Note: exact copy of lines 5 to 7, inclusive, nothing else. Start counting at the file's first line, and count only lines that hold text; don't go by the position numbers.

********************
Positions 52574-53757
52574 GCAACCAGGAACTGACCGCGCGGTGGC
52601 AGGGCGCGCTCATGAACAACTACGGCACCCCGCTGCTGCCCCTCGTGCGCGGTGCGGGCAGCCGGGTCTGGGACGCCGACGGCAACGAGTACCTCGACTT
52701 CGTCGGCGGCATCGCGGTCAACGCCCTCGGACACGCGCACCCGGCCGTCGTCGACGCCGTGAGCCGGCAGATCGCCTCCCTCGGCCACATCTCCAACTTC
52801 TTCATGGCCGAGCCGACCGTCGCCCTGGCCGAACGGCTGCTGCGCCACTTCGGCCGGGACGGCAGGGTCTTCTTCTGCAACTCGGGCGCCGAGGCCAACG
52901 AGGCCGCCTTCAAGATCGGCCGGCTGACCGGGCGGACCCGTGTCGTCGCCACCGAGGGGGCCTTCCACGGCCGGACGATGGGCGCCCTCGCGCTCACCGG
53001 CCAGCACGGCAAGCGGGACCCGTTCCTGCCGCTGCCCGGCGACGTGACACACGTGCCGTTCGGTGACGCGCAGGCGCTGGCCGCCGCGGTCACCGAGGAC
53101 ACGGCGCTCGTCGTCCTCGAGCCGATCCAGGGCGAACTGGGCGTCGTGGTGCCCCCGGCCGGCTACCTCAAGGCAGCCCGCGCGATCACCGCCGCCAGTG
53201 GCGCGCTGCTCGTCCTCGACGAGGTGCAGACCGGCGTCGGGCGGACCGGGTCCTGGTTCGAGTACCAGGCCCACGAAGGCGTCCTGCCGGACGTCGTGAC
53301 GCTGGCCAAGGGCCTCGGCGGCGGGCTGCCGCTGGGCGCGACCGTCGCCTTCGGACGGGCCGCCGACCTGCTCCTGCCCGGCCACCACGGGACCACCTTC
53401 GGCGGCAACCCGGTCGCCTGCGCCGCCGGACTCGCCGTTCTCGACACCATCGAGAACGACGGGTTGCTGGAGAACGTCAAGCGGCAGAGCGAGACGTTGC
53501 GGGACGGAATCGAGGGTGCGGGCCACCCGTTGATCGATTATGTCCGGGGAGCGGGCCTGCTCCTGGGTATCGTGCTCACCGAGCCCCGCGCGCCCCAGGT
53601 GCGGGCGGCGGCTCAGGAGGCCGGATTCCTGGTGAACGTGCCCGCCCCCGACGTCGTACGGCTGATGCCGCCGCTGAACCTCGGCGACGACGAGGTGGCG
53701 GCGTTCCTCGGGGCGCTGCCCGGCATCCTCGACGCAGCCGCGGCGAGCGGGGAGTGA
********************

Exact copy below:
52801 TTCATGGCCGAGCCGACCGTCGCCCTGGCCGAACGGCTGCTGCGCCACTTCGGCCGGGACGGCAGGGTCTTCTTCTGCAACTCGGGCGCCGAGGCCAACG
52901 AGGCCGCCTTCAAGATCGGCCGGCTGACCGGGCGGACCCGTGTCGTCGCCACCGAGGGGGCCTTCCACGGCCGGACGATGGGCGCCCTCGCGCTCACCGG
53001 CCAGCACGGCAAGCGGGACCCGTTCCTGCCGCTGCCCGGCGACGTGACACACGTGCCGTTCGGTGACGCGCAGGCGCTGGCCGCCGCGGTCACCGAGGAC